life during lockdown... Part 1

My teenager keeps saying to me "nothing has really changed for you" as I have generally continued with my my work in"business as usual" mode during this entire period of lockdown. Although I have missed the more social aspects of my life especially friends and my time at the weekly ceramics workshop at Signal Arts Centre, I have found myself to be continuously busy with my art & writing, keeping in touch with people by telephone, Zoom, letter, email, Whatsapp and Skype. Perhaps I could even be accused of being more diligent at maintaining social contacts!

But shortly after lockdown started in March, I finally decided it was a good time to self-publish my first chapbook of poems. The first step to doing this was the founding of Precariat Press. After a brainstorming session, my husband, artist James Hayes designed a logo for me. And so it began! I have blogged about this previously here.

In April, I was inspired by Austin Kleon's Instagram account; he was making daily zines and I wanted to know how to make them. Kleon and a number of other bookbinders who have posted on YouTube have given really simple instructions for zines that can be made, with folding and tearing (or cutting) from a standard page. I did my own experiments with larger pages and heavier materials and blogged about it here. For a zine with more pages, simply glue two or more together!

Every year I participate in the annual incognito fundraiser for the Jack & Jill Children's Foundation. Due to Covid19 this year, the fundraiser was solely online. Normally images are made available for perusal on the incognito website, and then they are shown over a 3 day period at a Dublin gallery in April. This year there was also going to be an exhibition at a Cork gallery in May. Instead, a way to both see and buy the work online was made available. The artworks are all postcard sized and cost the same amount (€50) with the name of the artist only being revealed to the buyer after payment is made. I think the Dublin offering sold out within 15 minutes. I had two pieces in the Dublin exhibition (a detail of one being on the farthest left row, second from top).

One of my pieces (I donated three) was in the Cork show, which I believe also sold out quite quickly. My collage is second from left, second row down. I have blogged about previous incognito fundraisers here, here, here, and here.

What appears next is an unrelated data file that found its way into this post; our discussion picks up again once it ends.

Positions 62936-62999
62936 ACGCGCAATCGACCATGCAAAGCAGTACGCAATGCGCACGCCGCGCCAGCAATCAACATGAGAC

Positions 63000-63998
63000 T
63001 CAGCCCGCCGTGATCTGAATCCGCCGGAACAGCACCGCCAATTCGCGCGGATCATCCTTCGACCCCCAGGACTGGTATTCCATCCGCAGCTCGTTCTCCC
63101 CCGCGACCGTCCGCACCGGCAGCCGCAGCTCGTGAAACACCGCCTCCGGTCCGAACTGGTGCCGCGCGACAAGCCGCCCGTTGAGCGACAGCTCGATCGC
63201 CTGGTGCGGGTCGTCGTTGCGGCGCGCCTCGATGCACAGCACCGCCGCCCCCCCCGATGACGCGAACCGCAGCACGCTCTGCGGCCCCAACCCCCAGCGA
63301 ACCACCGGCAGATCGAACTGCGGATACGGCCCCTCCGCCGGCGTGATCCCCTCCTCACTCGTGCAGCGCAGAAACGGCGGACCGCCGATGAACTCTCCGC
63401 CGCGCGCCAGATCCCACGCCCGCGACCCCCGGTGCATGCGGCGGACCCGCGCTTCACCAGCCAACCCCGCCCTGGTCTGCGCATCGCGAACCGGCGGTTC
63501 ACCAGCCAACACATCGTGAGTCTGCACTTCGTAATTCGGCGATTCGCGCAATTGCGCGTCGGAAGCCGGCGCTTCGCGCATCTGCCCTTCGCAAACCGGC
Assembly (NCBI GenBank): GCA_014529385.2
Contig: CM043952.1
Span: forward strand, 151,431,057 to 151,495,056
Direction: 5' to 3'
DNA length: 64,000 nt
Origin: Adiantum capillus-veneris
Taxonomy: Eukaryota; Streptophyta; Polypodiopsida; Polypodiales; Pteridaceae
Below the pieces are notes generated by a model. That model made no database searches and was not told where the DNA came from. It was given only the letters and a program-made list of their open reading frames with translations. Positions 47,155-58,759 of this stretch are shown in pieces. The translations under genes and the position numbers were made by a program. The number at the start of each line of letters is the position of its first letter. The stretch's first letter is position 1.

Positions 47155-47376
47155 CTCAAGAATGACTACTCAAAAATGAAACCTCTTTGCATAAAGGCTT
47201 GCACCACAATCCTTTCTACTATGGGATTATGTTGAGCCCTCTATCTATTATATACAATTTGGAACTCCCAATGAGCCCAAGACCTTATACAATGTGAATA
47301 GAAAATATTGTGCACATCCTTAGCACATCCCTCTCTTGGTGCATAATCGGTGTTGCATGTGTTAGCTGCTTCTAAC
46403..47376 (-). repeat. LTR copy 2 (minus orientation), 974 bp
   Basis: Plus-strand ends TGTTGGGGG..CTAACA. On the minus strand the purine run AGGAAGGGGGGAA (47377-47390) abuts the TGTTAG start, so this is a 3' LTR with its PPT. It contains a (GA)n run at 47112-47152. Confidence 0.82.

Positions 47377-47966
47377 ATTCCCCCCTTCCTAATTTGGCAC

In May I did the compositional sketch, which I will have as a reference when working on another large painting, Knockeen, as part of my current series Memory Is My Homeland. I have blogged about the origins and previous work in this series here, here, here, here, here,  and here.

I was, of course, simultaneously working on the lino design for the cover of my poetry chapbook, which would be titled Home Sweet Home Goodbye. The design is based on a childhood farewell card I made for my grandparents when they were returning to Ireland after their first visit to Canada (where I was born and grew up). I did several blogs about the design origins and progress of the linoprint here, here and here.

While in lockdown, as well as making work, I continued to browse for "virtual" opportunities. I found it quite interesting that submitting images to exhibitions taking place on the likes of Instagram made it possible to submit internationally. I submitted an image of Room Mate, a recent work from the Memory Is My Homeland series to an Instagram exhibition open call for work created during lockdown which responded to certain words. I have blogged about this oilstick drawing here and here. It will be featured in the Do It Yourway Instagram exhibition on August 14. The words that I feel the work responds to are "hard", "soft", and "reflect". Certainly my reasons for those words are apparent when I blogged about the piece here.

I have also continued to submit written work in answer to specific calls or open reading periods. Dwell Time is a mental health organisation in the UK and they put out a call for written and/or visual work in response to the lockdown. As I had specifically written several poems on this theme, I fired them off and they were published both on the Dwell Time website and its FaceBook page. I subsequently posted them on my own social media pages. Here is one of the three.

In addition to writing, making artwork, virtually socialising and reading I have been totally enjoying virtual music gigs (John Otway, Josh Ritter, Lisa Hannigan), concert film streaming premieres (Iggy Pop, New Order, Nick Cave), poetry readings (Hollie McNish), theatre (The National Theatre UK, The Druid Theatre IRL, The Abbey IRL, and Stratford Festival Canada) and opera (The Met NYC). Early on in lockdown a friend sent me a link to someone who had posted links to education, sports, business resources, health and entertainment. This was extremely helpful and alerted me to many things which are being made available, at no charge, to help keep people sane during this trying time. That is how I was alerted to free streams of first-class theatre and opera. For me the most amazing event I was lucky to see was The Met's production of Philip Glass's opera Akhnaten. It was phenomenal and indescribable and for me, something that I never would have had the chance to experience if there hadn't been this lockdown!